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Opening the closet

Q: I am a sexually frustrated 23-year-old male. I recently went on a blind date with an extremely attractive 24-year-old woman who would most likely fulfill any man's wildest dreams. The one drawback is that I found myself completely uninterested in her. I have been entertaining the idea that I am gay. I have been fighting these thoughts because my friends are all homophobic. The have been trying to couple me up with their female friends but I am half-hearted about this idea. I always tell them that she's not my type or use any other excuse I can give. I haven't been with a woman for years and I thought that would give them a clue that I am homosexual. I just don't know how to tell everyone, including my family. Please help me.

A: At this point there is nothing certain to tell, so why cause a ruckus among friends and family at holiday time? Not finding a theoretically beautiful woman sexually attractive is no indication that you're gay; neither is being celibate. Perhaps you'd prefer a big woman, or an older woman, or one who shares your sense of humor or world view — someone you have yet to meet. Most people define their sexuality by whom they do find attractive, but you’ve made no mention of a sexual draw toward men. I suggest you join a gay/human rights group or a local chapter of Parents and Friends of Lesbians and Gays. Meet some people who are not homophobic, hear their stories, see if there are any attractions. Eventually you will know who you are and, when you do, you will know what to say to those around you.

Q: I am a sexually active heterosexual woman. I generally have an orgasm when I'm engaging in sexual encounters with men and I masturbate quite regularly, but I have the most intense orgasms when I'm fully clothed, sitting somewhere (usually at work), fantasizing about someone. I stimulate myself only by contracting my muscles. Sometimes it's when I'm having a stressful day; other times it's when I want to escape my work reality. I am curious about what I can do to experience similar intensity while with someone else.

A: That may not be possible since a key ingredient may be that you are in public and/or are undistracted by a partner's needs. In any case, why not experiment both with muscle contracting and fantasy next time you are having a partnered sexual encounter to see what you can incorporate.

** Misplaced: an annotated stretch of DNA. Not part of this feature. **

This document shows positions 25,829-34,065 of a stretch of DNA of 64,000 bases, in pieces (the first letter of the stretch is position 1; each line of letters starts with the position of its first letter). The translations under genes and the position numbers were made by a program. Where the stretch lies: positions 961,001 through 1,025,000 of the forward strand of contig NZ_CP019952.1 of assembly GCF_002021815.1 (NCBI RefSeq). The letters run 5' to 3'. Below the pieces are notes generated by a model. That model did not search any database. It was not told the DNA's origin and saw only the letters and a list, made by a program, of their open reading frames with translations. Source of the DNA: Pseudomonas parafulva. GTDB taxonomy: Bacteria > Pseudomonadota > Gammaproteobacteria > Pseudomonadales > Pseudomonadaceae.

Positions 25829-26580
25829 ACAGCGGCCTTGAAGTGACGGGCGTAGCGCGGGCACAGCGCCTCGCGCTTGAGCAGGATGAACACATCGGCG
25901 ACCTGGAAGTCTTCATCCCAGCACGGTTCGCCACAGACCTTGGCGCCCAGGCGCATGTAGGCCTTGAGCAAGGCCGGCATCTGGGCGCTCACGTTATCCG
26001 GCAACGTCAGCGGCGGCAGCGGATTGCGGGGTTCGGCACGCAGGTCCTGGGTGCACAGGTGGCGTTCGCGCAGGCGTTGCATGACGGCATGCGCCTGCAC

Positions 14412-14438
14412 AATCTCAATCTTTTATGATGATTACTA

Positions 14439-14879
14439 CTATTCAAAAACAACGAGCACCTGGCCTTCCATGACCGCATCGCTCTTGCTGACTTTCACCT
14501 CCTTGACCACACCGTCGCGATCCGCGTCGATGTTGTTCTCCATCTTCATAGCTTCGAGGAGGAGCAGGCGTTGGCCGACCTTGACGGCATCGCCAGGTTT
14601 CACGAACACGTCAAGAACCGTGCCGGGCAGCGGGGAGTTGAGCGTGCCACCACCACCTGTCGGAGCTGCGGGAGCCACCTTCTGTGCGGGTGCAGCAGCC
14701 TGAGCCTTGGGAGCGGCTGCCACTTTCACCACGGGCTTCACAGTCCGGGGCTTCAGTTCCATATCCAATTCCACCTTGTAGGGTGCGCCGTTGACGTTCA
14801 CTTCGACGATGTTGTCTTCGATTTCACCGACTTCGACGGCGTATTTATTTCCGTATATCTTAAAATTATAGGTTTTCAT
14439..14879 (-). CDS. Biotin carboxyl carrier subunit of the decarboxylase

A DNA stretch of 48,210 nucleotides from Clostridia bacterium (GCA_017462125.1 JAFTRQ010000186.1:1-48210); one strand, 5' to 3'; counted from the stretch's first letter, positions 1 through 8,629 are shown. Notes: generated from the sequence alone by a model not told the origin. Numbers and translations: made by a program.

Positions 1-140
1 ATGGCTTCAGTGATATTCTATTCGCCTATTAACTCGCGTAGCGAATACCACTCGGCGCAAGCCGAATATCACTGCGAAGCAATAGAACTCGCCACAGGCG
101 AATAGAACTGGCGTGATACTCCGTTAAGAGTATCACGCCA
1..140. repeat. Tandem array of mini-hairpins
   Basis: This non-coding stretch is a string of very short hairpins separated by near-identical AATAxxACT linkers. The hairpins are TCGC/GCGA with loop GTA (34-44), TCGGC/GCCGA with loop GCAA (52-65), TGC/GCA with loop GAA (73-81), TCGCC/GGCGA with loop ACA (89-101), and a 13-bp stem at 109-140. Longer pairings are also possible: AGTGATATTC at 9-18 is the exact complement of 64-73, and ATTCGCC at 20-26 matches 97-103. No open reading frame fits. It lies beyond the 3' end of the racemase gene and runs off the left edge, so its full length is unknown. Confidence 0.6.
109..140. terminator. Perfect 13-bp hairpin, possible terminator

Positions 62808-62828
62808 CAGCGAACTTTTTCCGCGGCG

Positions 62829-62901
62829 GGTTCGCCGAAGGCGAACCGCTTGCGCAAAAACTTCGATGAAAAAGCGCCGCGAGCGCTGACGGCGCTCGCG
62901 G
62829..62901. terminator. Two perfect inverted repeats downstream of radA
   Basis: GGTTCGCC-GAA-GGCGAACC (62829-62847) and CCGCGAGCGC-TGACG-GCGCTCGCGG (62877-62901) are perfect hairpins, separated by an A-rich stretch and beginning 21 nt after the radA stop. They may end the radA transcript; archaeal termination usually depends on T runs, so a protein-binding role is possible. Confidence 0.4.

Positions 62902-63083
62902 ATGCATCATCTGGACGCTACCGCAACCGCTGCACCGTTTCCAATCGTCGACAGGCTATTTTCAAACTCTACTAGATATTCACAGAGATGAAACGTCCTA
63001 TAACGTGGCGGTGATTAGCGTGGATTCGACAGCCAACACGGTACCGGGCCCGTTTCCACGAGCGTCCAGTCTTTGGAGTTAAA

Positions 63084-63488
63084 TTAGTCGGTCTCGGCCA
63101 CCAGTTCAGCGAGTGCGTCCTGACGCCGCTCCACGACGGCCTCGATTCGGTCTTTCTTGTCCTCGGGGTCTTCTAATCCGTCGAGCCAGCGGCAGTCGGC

Q: I am a 38-year-old woman, married for 18 years to a wonderful loving man. I work as a home care provider and presently have eight clients who are males with physical mobility problems, ranging in age from 28 to 62. On each visit I have to bathe each man totally, causing them to get erections. I get aroused seeing these huge erect penises and sometimes give them a hand release to ejaculation. I find myself virtually obsessed with wanting to suck each man's erection. I am really concerned about my obsessive feelings for these men and the large cocks that turn me on. My husband is not aware of my peculiar problem. I can use any advice you care to give me.

A: My best advice is to change your occupation to one dealing with fully clothed people. That's the easy way out. Even if your relationship to each of your patients were explicitly consenting and your behaviors known to and accepted by your husband, what you are doing is unprofessional and could in some circumstances be seen as unethical abusive of your position. If you continue in this manner, then you risk losing your job and your professional reputation, possibly getting a disease and doing harm to your marriage. If your preoccupation with huge penises is truly obsessive, consult a psychotherapist who can help you deal constructively with your obsessions.

Q: I am a middle-aged, white, 52-year-old man who lives a submissive lifestyle. Well-endowed and healthy, I am usually sought by dominant black women who need a submissive man to do their heavy housework, including laundry, ironing or any other kind of work. I am in an agreement with this dominant woman to do her housework and be subjected to severe discipline, verbal degradation, whipping and having my testicles squeezed. I worry after all these years if I can devolve testicular cancer. Do you know?

A: I checked with a specialist in sexual medicine who says that it is not known why any individual will develop cancer, but, in any case, testicular cancer is a disease usually found in much younger men. Isadora Alman is a licensed marriage counselor and a board-certified sexologist. You can reach her online at her Sexuality Forum (www.askisadora.com) or by writing to her care of this paper. Alas, she cannot answer questions

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